In April of last year Diabetes UK released information that revealed amputations related to the disease were not showing any signs of improvement, despite concerted efforts by the charity to raise awareness of the potential for amputations as a result of diabetes. This is something that Diabetes UK categorically stated was ‘totally unacceptable,’ as the NHS data that the charity used indicated that for every 1,000 people with diabetes, 2.6 were going through the incredibly painful process of amputation. What was most telling about the information was the fact that this was much worse in some areas than others.
There are over 100 lower limb amputations in the UK every week and someone with diabetes is 20 times more likely to have to undergo a lower limb amputation than someone who has not developed the disease. Perhaps the most disturbing statistic is the fact that around half of those who have a lower limb amputation may die within two years of the operation. So, amputation is something that the we should be working to prevent at all costs.
According to the figures from Diabetes UK, the risk of amputation is considerably increased depending on where you live in the country. So, for example, those who live in Fareham and Gosport are seven times more likely to have a lower limb amputation than someone who has diabetes and is living in Brent in London. These statistics clearly show that the difference lies in the standard of care and the charity has identified a number of ways in which clinics and hospitals are failing in their duty to take care of those with diabetes and prevent a situation where an amputation is the only answer. These include:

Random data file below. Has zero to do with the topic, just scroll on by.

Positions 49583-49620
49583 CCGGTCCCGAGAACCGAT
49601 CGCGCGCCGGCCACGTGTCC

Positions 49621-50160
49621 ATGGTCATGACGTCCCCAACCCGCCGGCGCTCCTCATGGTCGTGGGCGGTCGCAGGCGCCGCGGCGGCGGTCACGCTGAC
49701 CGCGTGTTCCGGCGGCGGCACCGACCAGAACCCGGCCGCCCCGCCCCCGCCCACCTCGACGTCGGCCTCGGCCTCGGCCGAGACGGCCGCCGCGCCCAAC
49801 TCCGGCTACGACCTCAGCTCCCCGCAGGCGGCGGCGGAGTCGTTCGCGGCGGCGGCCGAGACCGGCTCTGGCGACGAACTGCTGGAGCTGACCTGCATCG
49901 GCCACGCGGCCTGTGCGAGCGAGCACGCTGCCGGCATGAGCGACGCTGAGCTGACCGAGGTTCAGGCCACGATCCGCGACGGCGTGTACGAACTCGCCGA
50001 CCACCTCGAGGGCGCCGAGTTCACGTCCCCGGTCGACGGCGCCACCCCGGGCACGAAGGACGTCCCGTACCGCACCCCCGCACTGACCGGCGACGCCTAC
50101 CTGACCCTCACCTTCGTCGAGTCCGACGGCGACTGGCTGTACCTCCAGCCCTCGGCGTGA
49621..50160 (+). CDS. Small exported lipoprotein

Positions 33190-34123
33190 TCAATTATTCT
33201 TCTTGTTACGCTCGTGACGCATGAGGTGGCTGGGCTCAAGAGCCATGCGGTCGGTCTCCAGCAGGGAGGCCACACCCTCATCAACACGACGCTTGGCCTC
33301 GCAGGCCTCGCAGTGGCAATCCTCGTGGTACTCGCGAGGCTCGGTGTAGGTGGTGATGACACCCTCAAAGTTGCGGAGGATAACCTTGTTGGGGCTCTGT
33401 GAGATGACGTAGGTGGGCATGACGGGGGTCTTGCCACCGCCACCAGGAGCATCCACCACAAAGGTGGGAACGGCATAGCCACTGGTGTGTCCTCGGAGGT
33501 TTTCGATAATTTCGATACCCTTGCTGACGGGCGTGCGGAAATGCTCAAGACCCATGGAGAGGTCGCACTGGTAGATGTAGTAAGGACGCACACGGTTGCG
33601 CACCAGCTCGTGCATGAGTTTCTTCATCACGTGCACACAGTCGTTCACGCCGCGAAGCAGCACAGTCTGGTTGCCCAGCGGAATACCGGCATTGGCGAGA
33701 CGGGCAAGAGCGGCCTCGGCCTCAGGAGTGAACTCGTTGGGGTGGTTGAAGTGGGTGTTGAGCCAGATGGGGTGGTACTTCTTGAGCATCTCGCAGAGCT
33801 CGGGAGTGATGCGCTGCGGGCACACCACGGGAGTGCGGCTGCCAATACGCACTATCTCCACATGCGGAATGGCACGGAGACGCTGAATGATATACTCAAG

- a lack of an annual foot checks being carried out, or a situation where the check is carried out but the patient is not informed about their risk status at the end of it.
- referral to specialists taking far too long – foot condition can deteriorate fast, sometimes within a matter of hours, and so the speed of referrals makes an enormous difference.
- many hospitals simply don’t have specialist foot care teams or referrals are not being made to them at the requisite speed.
- the National Institute for Health and Care Excellence guidelines recommend that any patient with diabetes should have their feet checked during a stay in hospital but in many cases this simply doesn’t happen and so problems are missed.
According to Barbara Young, Chief Executive of Diabetes UK, “Given the appallingly high levels of preventable diabetes-related amputations, it is hugely disappointing that these latest figures have not shown a reduction in the rate. It means we are continuing to see thousands of people losing their feet when better healthcare could have prevented this from happening.” Things have become so bad that the government has even committed to halving the amputation rate by the end of 2017.
Diabetes doesn’t have to mean amputation but this does depend on a patient receiving the right care at the right time – and this doesn’t always happen. If you’ve suffered an amputation and you don’t believe you were properly treated then we might be able to help – contact our amputation compensation solicitors for more information.